Increasing collaborative research with international partners has ensured that ethics review boards (ERBs) are gaining acceptance amongst researchers in India. Besides workshops on setting up ERBs, the conference also provided guidance on preparing proposals to meet the ethical requirements of review boards. Such sessions were very useful for young and up-coming researchers. Also relevant to the Indian scenario was the workshop on running ERBs in resource-poor settings.

Besides international collaborative research, HIV/AIDS has been another important factor strengthening the ethics movement in India. At the Second NBC, too, a good share of the proceedings went to discussions on the ethical ramifications of HIV/AIDS that extend to every aspect of preventive and clinical care of this disease. This was evident at the conference in the sessions related to mass prevention programmes, screening, access to second-line drugs, and vaccine trials.

The first and second days of the conference ended with media sessions marked by screening of thought-provoking films on issues such as public health strategies, medical disasters and women’s health. The films succeeded in stimulating thought about many contemporary trends in healthcare. To sensitise medical professionals and journalists to their respective roles in responsible communication of medical issues to the public, a workshop for media and medical students was held during one of the media sessions. In addition, papers from the LV Prasad Eye Institute in Hyderabad discussed the ethics of reporting on scientific research, the role of the media in framing ethical issues and the supportive responses of public, patients and media to the first clinical trial of cell therapy.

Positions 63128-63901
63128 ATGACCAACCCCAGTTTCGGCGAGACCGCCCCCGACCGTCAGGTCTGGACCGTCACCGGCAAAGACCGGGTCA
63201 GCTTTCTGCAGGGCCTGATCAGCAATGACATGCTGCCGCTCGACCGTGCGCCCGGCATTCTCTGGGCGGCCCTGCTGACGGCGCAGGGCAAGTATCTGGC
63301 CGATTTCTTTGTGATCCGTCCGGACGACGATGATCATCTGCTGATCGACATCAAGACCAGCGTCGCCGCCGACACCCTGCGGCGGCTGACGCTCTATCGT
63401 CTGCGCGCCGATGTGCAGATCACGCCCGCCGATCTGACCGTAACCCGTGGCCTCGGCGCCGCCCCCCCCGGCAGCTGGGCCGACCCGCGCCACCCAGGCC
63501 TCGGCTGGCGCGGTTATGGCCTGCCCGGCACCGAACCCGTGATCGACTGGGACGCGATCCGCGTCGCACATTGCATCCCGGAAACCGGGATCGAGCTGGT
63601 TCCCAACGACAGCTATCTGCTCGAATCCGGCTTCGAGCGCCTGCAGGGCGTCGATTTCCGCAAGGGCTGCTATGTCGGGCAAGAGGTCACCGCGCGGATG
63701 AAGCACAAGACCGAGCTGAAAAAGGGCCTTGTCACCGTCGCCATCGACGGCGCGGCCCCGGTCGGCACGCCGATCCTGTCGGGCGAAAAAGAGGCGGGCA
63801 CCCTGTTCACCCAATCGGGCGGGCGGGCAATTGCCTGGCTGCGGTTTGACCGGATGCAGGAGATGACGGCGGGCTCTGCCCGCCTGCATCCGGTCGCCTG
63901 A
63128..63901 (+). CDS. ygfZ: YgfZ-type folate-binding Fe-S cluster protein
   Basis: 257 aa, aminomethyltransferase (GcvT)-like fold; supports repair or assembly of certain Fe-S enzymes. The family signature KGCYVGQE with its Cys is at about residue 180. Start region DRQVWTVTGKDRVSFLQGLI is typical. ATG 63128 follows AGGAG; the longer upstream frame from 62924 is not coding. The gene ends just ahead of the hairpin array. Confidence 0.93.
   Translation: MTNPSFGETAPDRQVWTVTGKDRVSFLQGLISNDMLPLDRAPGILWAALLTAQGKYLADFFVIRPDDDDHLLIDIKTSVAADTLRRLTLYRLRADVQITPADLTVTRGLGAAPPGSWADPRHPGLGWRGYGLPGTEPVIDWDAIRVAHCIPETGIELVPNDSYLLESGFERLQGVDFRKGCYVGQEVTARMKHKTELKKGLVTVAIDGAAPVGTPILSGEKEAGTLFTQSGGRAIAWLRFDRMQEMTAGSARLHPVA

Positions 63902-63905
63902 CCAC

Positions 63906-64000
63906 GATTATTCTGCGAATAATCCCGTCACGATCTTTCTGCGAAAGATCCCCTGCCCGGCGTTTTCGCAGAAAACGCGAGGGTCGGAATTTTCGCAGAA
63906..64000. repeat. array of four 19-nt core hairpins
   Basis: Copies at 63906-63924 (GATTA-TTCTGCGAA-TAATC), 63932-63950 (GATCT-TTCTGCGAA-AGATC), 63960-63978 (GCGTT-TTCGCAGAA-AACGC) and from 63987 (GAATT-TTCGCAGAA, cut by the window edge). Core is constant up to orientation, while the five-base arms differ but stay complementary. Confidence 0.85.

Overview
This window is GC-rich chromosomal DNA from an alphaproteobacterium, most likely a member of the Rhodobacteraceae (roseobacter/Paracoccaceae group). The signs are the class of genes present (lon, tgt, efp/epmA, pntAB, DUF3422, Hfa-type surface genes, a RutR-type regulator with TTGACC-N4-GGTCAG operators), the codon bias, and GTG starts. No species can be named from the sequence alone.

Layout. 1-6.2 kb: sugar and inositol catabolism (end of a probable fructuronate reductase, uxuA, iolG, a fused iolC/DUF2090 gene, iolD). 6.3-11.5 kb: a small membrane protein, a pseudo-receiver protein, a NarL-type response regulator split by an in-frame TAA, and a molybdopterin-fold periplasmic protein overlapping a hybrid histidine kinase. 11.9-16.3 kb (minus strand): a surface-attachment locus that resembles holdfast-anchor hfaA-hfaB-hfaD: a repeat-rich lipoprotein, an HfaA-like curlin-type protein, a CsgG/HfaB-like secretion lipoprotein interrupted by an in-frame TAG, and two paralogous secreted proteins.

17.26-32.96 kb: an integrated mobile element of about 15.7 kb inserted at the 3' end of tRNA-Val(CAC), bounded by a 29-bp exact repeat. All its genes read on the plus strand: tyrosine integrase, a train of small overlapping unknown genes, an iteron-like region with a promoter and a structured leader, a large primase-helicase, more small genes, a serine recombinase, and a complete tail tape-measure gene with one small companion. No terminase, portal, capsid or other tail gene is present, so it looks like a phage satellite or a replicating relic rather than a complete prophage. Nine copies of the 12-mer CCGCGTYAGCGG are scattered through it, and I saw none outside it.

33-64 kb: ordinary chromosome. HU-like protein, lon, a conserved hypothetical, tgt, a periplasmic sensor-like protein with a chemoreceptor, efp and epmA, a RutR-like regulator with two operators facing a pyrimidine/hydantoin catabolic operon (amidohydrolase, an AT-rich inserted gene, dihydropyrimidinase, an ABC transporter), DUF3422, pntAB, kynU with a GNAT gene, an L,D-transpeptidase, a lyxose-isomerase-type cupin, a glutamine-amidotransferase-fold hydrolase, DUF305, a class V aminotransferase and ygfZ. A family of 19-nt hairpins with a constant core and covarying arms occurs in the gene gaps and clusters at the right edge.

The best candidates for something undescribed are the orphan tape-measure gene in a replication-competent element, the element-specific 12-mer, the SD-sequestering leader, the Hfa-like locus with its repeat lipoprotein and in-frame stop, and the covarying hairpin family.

Education in ethics is the key to sensitise and train professionals to integrate ethical perspectives into their work. An important contribution of the conference was the dialogue initiated on bioethics education. A pre-conference workshop reviewed and discussed the curriculum for a public health ethics course to be integrated into a masters programme in public health. An international panel discussion provided a forum for international participants to share experiences of bioethics education programmes in their countries. Most of ethics education programmes in India are short-term training courses on research ethics. Research ethics are but a small component of the many ethical issues that confront health professionals today. Save a couple of medical schools, there is no forum to provide ethics training in medical education in India. The deliberations at the conference also identified the inadequacy of expertise in India to impart this education.

One of the more lively sessions was a pre-conference event called ‘SOCH’ (‘Think’ in Hindi) directed at students from various medical and allied disciplines. Through student-friendly cultural events and competitions, it was organised to provoke students to reflect, debate and understand the issues of ethics in healthcare which they would be encountering in their future professional lives.

The valedictory address during the concluding plenary was rendered by Dr Madhava Menon, member of the central government’s Commission on Centre-State Relations. Speaking on the topic of medicine, law and ethics, he pointed out that in science and medicine, if ethics are followed, law becomes unnecessary. It is the instances of negligence and wilful misconduct that have given rise to the need for ethical and legal regulatory standards.